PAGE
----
Jo Mannies

Jo Mannies has been covering Missouri politics and government for almost four decades, much of that time as a reporter and columnist at the St. Louis Post-Dispatch. She was the first woman to cover St. Louis City Hall, was the newspaper’s second woman sportswriter in its history, and spent four years in the Post-Dispatch Washington Bureau. She joined the St. Louis Beacon in 2009. She has won several local, regional and national awards, and has covered every president since Jimmy Carter.  She scared fellow first-graders in the late 1950s when she showed them how close Alaska was to Russia and met Richard M. Nixon when she was in high school. She graduated from Valparaiso University in northwest Indiana, and was the daughter of a high school basketball coach. She is married and has two grown children, both lawyers. She’s a history and movie buff, cultivates a massive flower garden, and bakes banana bread regularly for her colleagues.

Democratic Sen. Tammy Duckworth of Illinois is backing an effort to expand background checks for firearms.

U.S. Senator Dick Durbin says Congress needs to act soon to shore up the federal online health insurance marketplaces.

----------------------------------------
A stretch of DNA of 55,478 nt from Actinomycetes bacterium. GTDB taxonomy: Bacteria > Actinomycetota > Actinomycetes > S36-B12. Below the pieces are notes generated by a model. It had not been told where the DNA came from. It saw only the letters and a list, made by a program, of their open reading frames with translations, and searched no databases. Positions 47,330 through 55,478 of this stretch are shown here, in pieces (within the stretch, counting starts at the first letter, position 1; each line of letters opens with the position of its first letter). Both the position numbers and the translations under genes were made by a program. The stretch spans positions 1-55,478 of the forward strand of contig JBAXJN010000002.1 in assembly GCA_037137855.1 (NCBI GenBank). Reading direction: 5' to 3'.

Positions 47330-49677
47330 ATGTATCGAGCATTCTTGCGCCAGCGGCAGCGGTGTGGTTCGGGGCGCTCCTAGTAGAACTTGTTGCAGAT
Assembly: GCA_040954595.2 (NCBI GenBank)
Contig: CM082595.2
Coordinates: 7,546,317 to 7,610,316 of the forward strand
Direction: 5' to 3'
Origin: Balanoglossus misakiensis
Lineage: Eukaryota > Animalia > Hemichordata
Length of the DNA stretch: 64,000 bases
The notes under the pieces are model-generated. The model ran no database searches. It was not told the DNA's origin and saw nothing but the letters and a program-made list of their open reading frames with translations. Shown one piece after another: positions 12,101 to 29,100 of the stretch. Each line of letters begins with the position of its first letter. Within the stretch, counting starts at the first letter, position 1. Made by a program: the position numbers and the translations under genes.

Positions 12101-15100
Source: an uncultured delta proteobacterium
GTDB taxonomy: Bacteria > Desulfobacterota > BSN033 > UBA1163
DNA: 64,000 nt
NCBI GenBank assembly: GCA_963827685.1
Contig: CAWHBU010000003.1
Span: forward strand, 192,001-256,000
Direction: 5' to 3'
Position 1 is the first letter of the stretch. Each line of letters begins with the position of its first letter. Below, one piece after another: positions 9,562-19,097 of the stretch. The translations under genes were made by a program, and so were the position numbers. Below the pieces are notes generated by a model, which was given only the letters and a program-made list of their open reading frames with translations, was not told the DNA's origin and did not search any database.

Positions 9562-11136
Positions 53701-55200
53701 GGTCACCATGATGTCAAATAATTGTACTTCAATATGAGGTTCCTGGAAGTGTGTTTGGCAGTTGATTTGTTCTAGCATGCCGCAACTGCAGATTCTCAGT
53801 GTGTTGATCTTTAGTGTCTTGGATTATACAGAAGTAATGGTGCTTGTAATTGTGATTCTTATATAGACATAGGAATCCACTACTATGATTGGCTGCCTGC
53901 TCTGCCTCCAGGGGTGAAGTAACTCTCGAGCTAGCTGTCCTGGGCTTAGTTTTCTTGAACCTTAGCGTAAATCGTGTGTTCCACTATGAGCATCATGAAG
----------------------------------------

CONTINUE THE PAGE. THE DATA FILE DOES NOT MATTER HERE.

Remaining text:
U.S. Senator Dick Durbin says he's concerned that President Donald Trump may follow through with his threat to force a government shutdown if Congress fails to approve money for a proposed wall on the United States' southern border.

Before renewing her promises to bolster the nation’s economy, Hillary Clinton first launched Saturday into a fiery condemnation of those she said were out to destroy it.

“The ugly, divisive rhetoric that we are hearing from Donald Trump and the encouragement that he has given to violence and aggressiveness is not only wrong, it’s dangerous, my friends,’’ declared the Democratic presidential contender, touching off deafening cheers from the crowd packing the Carpenters’ union training facility in Affton.

Who would have thought it?

Even a few weeks ago, some pundits predicted that Missouri and its presidential delegates – Republican (52) and Democrat (84) – would be inconsequential in this year’s combative contests.

But now, most everybody concedes that’s no longer the case. Missouri, Illinois and the three other states holding March 15th primaries – Ohio, Florida and North Carolina -- will likely matter a lot.

Supporters of a Missouri right-to-work bill are launching the first of what they say will be a series of ad campaigns in the coming months in a bid to persuade state legislators to override Gov. Jay Nixon’s veto.

The state arm of Americans for Prosperity, a conservative group with ties to the Koch brothers, began Wednesday running a statewide cable TV ad campaign.

State director Patrick Werner said about $200,000 will be spent on the ads, which are to run until July 4.